It is said spaghetti alla puttanesca (the last word translates as “in the style of a lady of the night”) originated in Naples. One story goes that it takes as long to cook the dish as it does the lady to take care of her clients. Either way, it has all the heritage of southern Italian cooking: chilli, tomato and olive oil. For me, the spicier the better, with as much dried chilli (or pepperoncini) as you can take.

Serves 4
2 tbsp extra virgin olive oil
1 small onion, chopped finely
2 garlic cloves, chopped
400g tin of tomatoes
Salt and pepper
375g spaghetti or linguine
2 tsp small capers
A pinch of chilli flakes
10 black olives, chopped
12 white marinated anchovies
Flat-leaf parsley to garnish

1 In a saucepan, heat 2 tbsp olive oil, add the onion and garlic and sauté without letting them colour.

2 Add the tinned tomatoes, season with freshly milled salt and pepper and simmer for 10 minutes, until it becomes a nice thick sauce.

3 Meanwhile, cook the pasta in a pan of boiling salted water, according to the packet instructions (normally about 12 minutes) until al dente.

4 While the pasta is cooking, add the capers, chilli and black olives to the tomato sauce.

5 Drain the pasta well, toss in with the sauce and finish with the anchovies and chopped flat-leaf parsley. Finally, check the seasoning and serve.

Spaghetti with lemon, parsley, garlic and chilli

How much you make of this is of course entirely up to you, depending on how many somersaults you want to happen in your mouth. However you make it, it is an invigorating yet comforting meal.

Serves 4
2 large unwaxed lemons
A big handful of flat-leaf parsley
500g spaghetti
6 tbsp olive oil
1-2 garlic cloves
A small dried chilli or pinch of red chilli flakes

1 Grate the zest from the lemon and very finely chop the parsley, then mix the two together and set aside.

2 Bring a large pan of well-salted water to a fast boil, stir, then add the spaghetti and cook until al dente. Meanwhile, very finely chop the garlic and chilli.

3 In a large frying pan, gently warm the olive oil, garlic and chilli over a low flame until fragrant – do not let it burn. Once the spaghetti is cooked, drain it – or better still, use a sieve or tongs to lift the spaghetti and just a little residual water into the frying pan. Stir, add the lemon and parsley, a pinch of salt and, if you like, a squeeze of lemon. Stir again, divide between plates and eat immediately.

Carrot Halva

6 cardamom pods
25g ghee/butter
500g carrots, peeled and grated
250ml evaporated milk (or condensed milk but then no need to add 100g sugar)
50g white sugar
50g soft light brown sugar
Pinch of saffron
Handful of raisins/sultanas/cranberries
20g milk powder (optional)
Handful of pistachios, almonds or cashews, roughly chopped

Serves 4

Squash the cardamom pods to remove the seeds, then roughly crush these to a powder in a pestle and mortar. Heat the ghee in a wide, heavy-based pan on a medium high heat and fry the powder for a minute or so until aromatic, then add the grated carrot and a pinch of salt.

Fry for five minutes on a medium heat, then turn up the heat and fry for another five, stirring all the time. Repeat if necessary until the carrots are soft and dryish – this should take 10-15 minutes in total.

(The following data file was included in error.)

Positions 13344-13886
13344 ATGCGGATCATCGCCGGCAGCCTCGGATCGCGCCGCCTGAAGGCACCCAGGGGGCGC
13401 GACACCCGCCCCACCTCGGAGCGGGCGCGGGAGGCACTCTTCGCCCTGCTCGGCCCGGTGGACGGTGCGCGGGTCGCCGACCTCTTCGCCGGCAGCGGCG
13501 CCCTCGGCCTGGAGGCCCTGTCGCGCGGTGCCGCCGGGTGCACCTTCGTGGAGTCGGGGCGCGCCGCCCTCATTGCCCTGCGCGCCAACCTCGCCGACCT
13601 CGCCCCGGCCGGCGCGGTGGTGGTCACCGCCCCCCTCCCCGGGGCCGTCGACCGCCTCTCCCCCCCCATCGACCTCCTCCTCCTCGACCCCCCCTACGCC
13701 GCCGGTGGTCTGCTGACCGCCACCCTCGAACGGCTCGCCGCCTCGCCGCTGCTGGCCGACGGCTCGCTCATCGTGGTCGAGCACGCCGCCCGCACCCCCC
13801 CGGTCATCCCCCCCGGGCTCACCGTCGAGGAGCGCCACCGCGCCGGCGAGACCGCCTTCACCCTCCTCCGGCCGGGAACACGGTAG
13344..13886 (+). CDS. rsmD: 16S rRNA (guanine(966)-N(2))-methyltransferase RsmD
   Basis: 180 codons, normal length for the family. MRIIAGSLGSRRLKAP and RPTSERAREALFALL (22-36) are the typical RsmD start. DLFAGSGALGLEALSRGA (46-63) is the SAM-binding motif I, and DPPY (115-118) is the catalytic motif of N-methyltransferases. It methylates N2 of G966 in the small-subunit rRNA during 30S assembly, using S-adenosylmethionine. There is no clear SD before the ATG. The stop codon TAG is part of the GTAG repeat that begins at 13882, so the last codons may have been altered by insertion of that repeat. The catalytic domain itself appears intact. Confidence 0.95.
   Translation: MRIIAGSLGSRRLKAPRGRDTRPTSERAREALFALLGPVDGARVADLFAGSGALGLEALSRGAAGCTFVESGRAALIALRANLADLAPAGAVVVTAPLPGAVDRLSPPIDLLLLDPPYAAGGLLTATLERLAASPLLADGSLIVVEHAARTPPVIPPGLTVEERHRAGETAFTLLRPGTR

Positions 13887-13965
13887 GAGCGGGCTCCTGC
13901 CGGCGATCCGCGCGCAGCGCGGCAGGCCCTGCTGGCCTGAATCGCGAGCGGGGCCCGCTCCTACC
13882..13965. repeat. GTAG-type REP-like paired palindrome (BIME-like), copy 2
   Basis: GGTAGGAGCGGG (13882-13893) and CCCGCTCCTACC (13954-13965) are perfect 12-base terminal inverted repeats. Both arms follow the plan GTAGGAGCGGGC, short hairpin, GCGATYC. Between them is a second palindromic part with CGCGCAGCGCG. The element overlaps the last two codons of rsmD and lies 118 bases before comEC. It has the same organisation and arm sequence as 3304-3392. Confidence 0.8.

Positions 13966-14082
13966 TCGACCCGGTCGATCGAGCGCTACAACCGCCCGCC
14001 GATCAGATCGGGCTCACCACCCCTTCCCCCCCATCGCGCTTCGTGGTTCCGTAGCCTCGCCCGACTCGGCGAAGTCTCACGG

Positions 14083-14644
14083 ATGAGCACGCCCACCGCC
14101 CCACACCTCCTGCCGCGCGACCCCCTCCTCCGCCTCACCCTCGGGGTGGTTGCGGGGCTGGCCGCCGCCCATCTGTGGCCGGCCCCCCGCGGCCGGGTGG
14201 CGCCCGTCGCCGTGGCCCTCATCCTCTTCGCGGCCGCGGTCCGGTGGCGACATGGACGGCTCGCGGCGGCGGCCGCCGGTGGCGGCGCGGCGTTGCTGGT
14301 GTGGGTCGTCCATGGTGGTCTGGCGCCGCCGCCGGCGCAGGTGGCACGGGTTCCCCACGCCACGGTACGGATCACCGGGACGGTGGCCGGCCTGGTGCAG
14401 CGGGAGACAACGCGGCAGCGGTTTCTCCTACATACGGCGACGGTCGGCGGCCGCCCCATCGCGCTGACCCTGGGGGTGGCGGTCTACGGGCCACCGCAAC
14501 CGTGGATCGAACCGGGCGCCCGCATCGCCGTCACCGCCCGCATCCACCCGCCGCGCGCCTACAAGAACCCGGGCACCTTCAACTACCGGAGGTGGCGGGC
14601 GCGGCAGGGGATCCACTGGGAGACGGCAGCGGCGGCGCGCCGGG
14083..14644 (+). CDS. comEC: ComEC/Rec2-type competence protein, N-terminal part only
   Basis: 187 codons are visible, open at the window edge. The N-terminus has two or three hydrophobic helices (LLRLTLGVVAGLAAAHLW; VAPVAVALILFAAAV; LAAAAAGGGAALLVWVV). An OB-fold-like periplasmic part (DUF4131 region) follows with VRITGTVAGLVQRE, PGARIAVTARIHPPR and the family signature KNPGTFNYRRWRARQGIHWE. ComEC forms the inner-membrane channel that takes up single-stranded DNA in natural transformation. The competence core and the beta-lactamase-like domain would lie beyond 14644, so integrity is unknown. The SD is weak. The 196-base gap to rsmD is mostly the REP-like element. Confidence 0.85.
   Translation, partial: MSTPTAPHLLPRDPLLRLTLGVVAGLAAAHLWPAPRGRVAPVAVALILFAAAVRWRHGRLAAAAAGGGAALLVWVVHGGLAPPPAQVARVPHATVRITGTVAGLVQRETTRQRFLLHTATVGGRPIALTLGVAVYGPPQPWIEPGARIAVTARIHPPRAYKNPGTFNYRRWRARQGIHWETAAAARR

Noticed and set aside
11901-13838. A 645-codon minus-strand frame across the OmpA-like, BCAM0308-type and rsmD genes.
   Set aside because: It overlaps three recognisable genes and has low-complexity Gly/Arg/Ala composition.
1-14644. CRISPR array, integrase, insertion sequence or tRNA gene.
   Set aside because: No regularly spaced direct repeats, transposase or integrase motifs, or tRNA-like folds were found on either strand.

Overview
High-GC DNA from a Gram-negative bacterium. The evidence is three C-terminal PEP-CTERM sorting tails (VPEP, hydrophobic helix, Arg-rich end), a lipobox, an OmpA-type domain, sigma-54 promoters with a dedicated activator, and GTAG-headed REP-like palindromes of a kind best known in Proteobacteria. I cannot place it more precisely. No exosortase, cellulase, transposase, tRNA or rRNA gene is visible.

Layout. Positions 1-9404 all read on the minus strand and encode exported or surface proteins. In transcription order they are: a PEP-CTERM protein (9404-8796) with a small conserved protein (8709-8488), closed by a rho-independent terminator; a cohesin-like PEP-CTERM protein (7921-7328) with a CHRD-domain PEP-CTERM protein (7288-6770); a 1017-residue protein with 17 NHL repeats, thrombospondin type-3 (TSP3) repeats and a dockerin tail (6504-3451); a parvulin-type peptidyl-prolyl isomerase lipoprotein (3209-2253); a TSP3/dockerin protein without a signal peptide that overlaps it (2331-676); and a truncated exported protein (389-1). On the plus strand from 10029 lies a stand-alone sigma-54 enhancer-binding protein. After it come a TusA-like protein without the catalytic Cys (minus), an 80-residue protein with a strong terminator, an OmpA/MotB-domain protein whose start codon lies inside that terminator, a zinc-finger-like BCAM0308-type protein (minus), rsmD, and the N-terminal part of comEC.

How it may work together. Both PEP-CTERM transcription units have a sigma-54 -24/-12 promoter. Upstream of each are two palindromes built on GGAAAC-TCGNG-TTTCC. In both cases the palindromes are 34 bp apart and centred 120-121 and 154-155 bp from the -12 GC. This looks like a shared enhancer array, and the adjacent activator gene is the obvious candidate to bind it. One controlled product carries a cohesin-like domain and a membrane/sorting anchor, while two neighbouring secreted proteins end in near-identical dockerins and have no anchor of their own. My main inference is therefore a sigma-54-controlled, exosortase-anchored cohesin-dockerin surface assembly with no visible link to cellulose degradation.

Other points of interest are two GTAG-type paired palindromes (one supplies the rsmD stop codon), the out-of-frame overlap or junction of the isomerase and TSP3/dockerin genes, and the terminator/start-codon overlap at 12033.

Pour in the evaporated milk, add the saffron and bring to a boil. Turn down the heat to medium and simmer, stirring regularly, until most of the liquid has evaporated.

Add the sugar and dried fruit and continue cooking, stirring so the mixture doesn’t catch, until thickened, then stir in the milk powder if using and cook for another minute or so. Allow to cool slightly before serving with the nuts on top.

An alternative even richer halwa substitutes the 500g carrots with 500g grounds almonds.

Stuffed Peppers (zeytinyağli biber dolmasi)

Bell peppers stuffed with rice, raisins and pine nuts.

This is the classic Turkish rice filling for vegetables to be served cold. Choose plump bell peppers that can stand on their base. I prefer to use red peppers because they are sweeter and for the colour, but in Turkey green ones are more often used.

Serves 6
onion 1 large, chopped finely
extra-virgin olive oil 6 tbsp
short-grain or risotto rice 250g
salt and pepper
sugar 1-2 tsp
pine nuts 3 tbsp
currants or tiny black raisins 3 tbsp
tomato 1 large, peeled and chopped
ground cinnamon 1 tsp
ground allspice ½ tsp
mint a handful, chopped
dill a handful, chopped
flat-leaf parsley a handful, chopped
lemon juice of 1
green or red bell peppers 6 medium
natural (full-fat) yogurt 250g, mixed with 1 crushed garlic clove to serve (optional)

For the filling, fry the onion in 3 tablespoons of the oil until soft. Add the rice and stir until thoroughly coated and translucent. Pour in 450ml of water and add salt, pepper and sugar. Stir well and cook for 15 minutes or until the water has been absorbed but the rice is still a little underdone. Stir in the pine nuts, currants or raisins, the tomato, cinnamon and allspice, mint, dill and parsley and the lemon juice, as well as the rest of the oil.

Retaining the stalk, cut a circle around the stalk end of the peppers and set on one side to use as caps. Remove the cores and seeds with a spoon and fill the peppers with the rice mixture. Replace the caps.

Arrange the peppers side by side in a shallow baking dish, pour about 1cm water into the bottom, and bake in an oven preheated to 190C/gas mark 5 for 45-55 minutes or until the peppers are tender. Be careful that they do not fall apart.

Serve cold, accompanied, if you like, by a bowl of beaten yogurt, with or without crushed garlic.